DOT abandons the public interest and embraces the airlines’ interests
Sadly, this article written in 2018 is still true.
The Department of Transportation (DOT) has been captured by the airlines. It abandons the public interest. The very industry that the DOT was established to regulate is now beginning to exert its influence with DOT. The latest letter from DOT to the Senate Commerce Committee is a precedent-breaking effort to affect legislation in favor of airlines against the public interest.
1. DOT now parrots airline propaganda
DOT just sent a letter to the Senate Commerce Committee in which it abandons the public interest. In that letter, DOT repeats the airline mantra that airfares are at historic lows when adjusted for inflation. It does not look at the scores of ancillary fees and outrageous change and cancellation fees added to airfares since 2008. DOT fails to examine the service changes forced on airline passengers since the turn of the century. DOT does not examine the technology improvements, such as larger aircraft and denser seating configurations that allow airline fixed costs to be spread across greater numbers of passengers. And, DOT fails to note that the aviation industry is making greater profits today, while they provide less customer care. Plus, while the current consumer protection rules, which airlines want to be repealed, were put into effect, airline industry profits soared.
2. Eliminated study of transparent airfares rules
Immediately after asking for and receiving suggested rules and regulations to eliminate, DOT eliminated the consideration of a new rule that would require airlines to tell consumers the full cost of travel prior to the purchase of an airline ticket. This cost would include airfare plus the public availability of all ancillary fees, as well as the various exceptions for those fees. This way, shopping software could be created that would provide the lowest prices based on the full price of travel rather than only on airfare, which is the case today.
DOT noted that the full price of travel including flight-specific and passenger-specific charges is of little value to airline consumers. That is an amazing statement when every study and even the airlines know that price is the primary decision-making factor on airline ticket purchase. Without transparent ancillary fees consumers cannot effectively comparison shop for airfares. DOT abandons the public interest even when it comes to maintaining the free market.
3. No meeting of Advisory Committee for two years
Of course, DOT has scores of reasons why the Advisory Committee for Aviation Consumer Protection has not met, but by reasons totally within DOT control, this congressionally mandated advisory committee has not met for almost two years. DOT abandons the public interest when it does not convene the only advisory committee for consumer protections.
4. No rules for Families Sitting Together Act
In July of 2016 Congress passes and the President signed legislation that mandated that DOT create a rulemaking to allow families and their children 13 years old and younger to sit together without additional payments. For almost 24 months, DOT has done nothing to even start the process of creating rules and regulations that can be put in the federal regulations that will allow families to sit together without additional seat reservation payments. Some families of four may have to pay about $800 to sit together on many roundtrip flights because DOT abandons the public interest.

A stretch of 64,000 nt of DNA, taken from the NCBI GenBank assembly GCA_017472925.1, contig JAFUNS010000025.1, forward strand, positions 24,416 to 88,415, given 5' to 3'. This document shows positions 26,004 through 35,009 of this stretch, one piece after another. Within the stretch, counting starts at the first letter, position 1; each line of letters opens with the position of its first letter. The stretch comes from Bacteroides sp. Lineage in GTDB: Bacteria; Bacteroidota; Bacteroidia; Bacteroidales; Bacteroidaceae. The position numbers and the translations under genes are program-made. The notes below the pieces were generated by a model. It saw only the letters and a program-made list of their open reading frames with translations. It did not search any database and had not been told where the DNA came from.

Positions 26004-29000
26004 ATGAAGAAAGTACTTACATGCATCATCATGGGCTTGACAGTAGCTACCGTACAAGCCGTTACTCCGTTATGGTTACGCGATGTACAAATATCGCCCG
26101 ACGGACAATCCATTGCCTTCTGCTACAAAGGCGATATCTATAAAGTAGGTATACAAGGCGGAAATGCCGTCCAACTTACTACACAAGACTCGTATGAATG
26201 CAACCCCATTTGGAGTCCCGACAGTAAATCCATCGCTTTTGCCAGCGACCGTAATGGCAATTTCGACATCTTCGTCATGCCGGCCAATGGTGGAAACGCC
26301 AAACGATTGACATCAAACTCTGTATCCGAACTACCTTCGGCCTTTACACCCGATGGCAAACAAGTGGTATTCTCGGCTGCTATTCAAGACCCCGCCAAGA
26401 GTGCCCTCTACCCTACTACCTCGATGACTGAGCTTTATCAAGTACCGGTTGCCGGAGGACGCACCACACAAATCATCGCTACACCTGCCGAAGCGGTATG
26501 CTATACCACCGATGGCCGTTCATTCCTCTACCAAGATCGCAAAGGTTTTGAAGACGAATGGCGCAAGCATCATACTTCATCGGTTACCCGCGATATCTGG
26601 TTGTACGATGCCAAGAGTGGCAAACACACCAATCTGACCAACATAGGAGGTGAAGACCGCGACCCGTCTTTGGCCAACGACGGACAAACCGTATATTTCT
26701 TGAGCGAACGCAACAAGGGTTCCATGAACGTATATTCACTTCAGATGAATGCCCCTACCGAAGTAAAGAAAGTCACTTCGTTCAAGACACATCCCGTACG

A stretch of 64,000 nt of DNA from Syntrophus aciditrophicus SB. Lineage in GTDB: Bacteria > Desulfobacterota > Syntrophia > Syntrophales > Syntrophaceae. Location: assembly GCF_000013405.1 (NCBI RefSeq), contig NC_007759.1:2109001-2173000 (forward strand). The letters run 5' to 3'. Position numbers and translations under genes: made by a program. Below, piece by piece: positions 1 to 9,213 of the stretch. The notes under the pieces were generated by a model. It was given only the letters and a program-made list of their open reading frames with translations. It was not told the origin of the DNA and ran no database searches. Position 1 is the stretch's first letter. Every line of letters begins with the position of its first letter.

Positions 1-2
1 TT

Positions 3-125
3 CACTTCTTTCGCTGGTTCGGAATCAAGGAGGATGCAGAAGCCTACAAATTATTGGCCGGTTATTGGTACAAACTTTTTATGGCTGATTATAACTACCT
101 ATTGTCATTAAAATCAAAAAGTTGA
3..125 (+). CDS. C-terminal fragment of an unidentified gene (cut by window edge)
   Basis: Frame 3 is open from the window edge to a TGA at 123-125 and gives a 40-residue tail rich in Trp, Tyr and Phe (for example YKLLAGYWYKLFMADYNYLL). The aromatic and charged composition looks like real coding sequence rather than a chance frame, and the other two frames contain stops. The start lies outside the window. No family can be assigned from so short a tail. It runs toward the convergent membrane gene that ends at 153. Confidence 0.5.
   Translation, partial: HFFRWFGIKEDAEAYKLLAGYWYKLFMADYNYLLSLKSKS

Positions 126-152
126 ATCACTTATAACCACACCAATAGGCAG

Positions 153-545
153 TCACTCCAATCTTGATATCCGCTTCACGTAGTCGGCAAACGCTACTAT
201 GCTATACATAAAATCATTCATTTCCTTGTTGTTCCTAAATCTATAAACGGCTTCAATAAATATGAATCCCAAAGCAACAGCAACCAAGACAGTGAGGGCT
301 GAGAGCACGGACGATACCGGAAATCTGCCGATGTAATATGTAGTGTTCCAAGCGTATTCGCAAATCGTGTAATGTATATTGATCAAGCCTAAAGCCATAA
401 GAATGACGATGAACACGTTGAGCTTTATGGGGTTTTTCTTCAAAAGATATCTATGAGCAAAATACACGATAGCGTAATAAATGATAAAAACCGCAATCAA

5. No rules for refunds of checked-baggage fees when delivery delayed
In every other industry in America, when a business does not provide the service for which a consumer has paid, the cost of that service must be refunded. Since airlines are now charging specific fees for checked baggage and promising to deliver that checked baggage at the destination, when it does not arrive with the flight or when it is lost, the checked-baggage fees must be refunded to passengers. DOT created a rule to handle the refund of baggage fees when luggage is lost. However, when baggage is delayed, Congress declared that the airlines needed to refund the fees for not providing a service as promised. DOT abandons the public interest when is has not begun the rulemaking process for this bill that was passed by the House and Senate and signed by the President.
Travelers United is working diligently to get DOT back on the job as a protector of passengers and not a protector of the airlines.
Finally: Though a group of the largest consumer organizations has requested a meeting with the Secretary of Transportation to discuss the rescinding of regulations and the need for new consumer protections, the Secretary of Transportation has not agreed to a meeting with these consumer groups. We are still awaiting her response to our letter submitted months ago.
Charlie Leocha is the President of Travelers United. He has been working in Washington, DC, for the past 11 years with Congress, the Department of Transportation and industry stakeholders on travel issues. He was the first consumer representative to the Advisory Committee for Aviation Consumer Protections appointed by the Secretary of Transportation from 2012 through 2018.